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How the Trump Administration Can Make ‘Made in USA’ Fashionable Again

President Trump was swept into office on a promise to reset U.S. trade policy to promote U.S. manufacturing jobs. And while there seems no question that his rhetoric–whether it’s on the stump or by the tweet–supports this, many question whether his actions will in fact accomplish this goal.

After all, one of his first actions in office was to pull the U.S. out of the Trans Pacific Partnership (TPP), even though that agreement would have been a boon for U.S. manufacturers, such as domestic leather shoe companies who are effectively shut out of the Japanese market by huge tariff rate quotas.

Similarly, the president’s latest efforts in prosecuting the trade war with China have uncannily zeroed in on the very items (machinery, fabrics, components) that we use to make clothes, shoes and other finished textile products in the United States. The president’s tariff war, of course, has also triggered retaliation from top trading partners like Europe and China that would erect new barriers to U.S. products in foreign markets. Both developments harm U.S. manufacturing.

Although our industry supports many more U.S. jobs (about 4 million at last count) beyond those attributed to manufacturing, there is a definite interest on the part of the industry in growing its U.S. manufacturing footprint. Indeed, this is a trend that has been underway for about a decade, and we often hear from our members inquiring about what other steps can be taken to accelerate this process.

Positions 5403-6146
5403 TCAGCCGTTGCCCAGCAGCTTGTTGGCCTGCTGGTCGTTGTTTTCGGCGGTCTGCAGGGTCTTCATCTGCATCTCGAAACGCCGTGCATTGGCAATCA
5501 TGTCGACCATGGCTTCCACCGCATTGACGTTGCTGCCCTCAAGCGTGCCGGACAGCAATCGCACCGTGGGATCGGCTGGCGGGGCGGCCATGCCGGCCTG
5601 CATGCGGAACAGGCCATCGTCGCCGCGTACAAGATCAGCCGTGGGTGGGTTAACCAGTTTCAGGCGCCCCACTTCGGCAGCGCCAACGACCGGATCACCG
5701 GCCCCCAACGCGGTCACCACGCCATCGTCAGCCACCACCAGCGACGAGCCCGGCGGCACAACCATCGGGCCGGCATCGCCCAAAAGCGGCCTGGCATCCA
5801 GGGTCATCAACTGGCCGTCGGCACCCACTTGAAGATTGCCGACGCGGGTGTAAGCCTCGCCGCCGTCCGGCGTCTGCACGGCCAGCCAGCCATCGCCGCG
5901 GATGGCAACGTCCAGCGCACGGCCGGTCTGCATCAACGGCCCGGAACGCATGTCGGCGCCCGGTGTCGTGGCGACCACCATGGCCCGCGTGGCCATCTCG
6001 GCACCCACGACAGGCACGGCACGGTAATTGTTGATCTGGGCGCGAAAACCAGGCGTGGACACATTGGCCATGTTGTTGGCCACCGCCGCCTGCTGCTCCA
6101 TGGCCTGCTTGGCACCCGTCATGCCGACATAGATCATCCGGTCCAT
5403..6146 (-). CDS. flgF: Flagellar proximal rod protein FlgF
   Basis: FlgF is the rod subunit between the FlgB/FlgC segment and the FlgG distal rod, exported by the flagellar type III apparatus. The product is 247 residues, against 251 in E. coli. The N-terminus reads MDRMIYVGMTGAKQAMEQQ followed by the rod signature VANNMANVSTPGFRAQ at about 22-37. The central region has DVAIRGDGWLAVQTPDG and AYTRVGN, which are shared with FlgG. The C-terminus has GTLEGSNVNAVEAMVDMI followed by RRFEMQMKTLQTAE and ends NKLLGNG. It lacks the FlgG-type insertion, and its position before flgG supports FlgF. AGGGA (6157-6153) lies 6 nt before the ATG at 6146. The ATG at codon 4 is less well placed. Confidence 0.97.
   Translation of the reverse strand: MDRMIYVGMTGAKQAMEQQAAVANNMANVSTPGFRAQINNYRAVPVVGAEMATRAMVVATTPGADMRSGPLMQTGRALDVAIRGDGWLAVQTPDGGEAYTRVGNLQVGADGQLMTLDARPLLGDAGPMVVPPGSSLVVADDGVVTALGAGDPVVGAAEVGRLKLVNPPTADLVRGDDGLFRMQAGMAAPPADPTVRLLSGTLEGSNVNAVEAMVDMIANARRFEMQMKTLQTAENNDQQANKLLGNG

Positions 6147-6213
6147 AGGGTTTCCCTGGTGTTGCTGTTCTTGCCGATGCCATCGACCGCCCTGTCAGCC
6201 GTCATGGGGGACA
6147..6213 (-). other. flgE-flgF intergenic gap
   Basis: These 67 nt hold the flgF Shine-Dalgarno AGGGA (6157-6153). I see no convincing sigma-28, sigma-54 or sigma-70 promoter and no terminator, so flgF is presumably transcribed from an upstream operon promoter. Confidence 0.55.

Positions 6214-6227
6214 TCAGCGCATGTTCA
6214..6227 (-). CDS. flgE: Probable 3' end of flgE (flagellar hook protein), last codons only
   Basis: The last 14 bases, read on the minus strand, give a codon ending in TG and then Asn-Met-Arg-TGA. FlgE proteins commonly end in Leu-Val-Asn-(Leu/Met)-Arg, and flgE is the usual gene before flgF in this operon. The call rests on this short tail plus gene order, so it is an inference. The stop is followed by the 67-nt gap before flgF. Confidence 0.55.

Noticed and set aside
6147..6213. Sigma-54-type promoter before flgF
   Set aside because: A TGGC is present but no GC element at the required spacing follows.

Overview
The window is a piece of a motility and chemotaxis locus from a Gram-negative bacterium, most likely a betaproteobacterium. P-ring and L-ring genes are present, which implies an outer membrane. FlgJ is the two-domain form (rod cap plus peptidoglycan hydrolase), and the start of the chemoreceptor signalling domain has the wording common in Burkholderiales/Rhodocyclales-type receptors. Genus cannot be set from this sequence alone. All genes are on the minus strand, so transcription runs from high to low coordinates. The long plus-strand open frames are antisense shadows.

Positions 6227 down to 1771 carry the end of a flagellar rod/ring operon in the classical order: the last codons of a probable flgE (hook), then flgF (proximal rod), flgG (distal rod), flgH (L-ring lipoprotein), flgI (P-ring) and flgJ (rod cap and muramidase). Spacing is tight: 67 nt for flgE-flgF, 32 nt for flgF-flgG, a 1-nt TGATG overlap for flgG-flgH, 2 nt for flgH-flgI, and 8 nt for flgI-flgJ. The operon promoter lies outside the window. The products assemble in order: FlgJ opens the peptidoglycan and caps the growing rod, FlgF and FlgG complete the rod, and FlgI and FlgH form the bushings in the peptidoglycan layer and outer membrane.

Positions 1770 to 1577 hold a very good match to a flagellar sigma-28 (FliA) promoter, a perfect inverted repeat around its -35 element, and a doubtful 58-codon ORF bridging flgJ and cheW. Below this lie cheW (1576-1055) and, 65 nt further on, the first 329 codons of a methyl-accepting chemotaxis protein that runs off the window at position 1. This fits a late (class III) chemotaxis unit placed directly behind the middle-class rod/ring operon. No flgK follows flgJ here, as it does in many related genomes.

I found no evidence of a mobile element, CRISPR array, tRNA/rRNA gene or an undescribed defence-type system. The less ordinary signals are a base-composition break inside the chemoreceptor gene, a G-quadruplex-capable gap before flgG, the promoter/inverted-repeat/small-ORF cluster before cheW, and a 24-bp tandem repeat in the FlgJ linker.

Here are four needle-ready ideas we are working on that Washington can embrace to create Made in USA jobs.

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Increase U.S. TPLs into Canada

Under the North American Free Trade Agreement (NAFTA), the United States can ship a certain amount of apparel duty-free into Canada, even though that apparel doesn’t meet the strict yarn forward rules of origin. This means that apparel made in the U.S. can enter Canada duty-free even if it doesn’t contain originating yarns and fabrics. But there is a catch. Cotton and synthetic apparel can only enter up to a limit of 9 million Square Meter Equivalents (SME) per year. Wool apparel is capped at just over 900,000 SMEs. Unchanged since NAFTA took effect 25 years ago, these levels now act as a constraint on U.S. apparel exports to one of our top markets. Lifting these limits–as part of the NAFTA renegotiation that is entering the home stretch–would give us the ability to export more U.S.-made apparel to Canada virtually overnight.

Incentivize U.S. exported content in U.S. imports

Every day, the U.S. exports cotton, wool, yarns, fabric and hides around the world. Every day, some of this exported U.S. content returns to the U.S. in the form of garments, handbags and shoes. A long-standing provision in U.S. law, known as Chapter 9802, allows importers to deduct the value of these components if they have not been advanced in value abroad, and only assembled into the final product.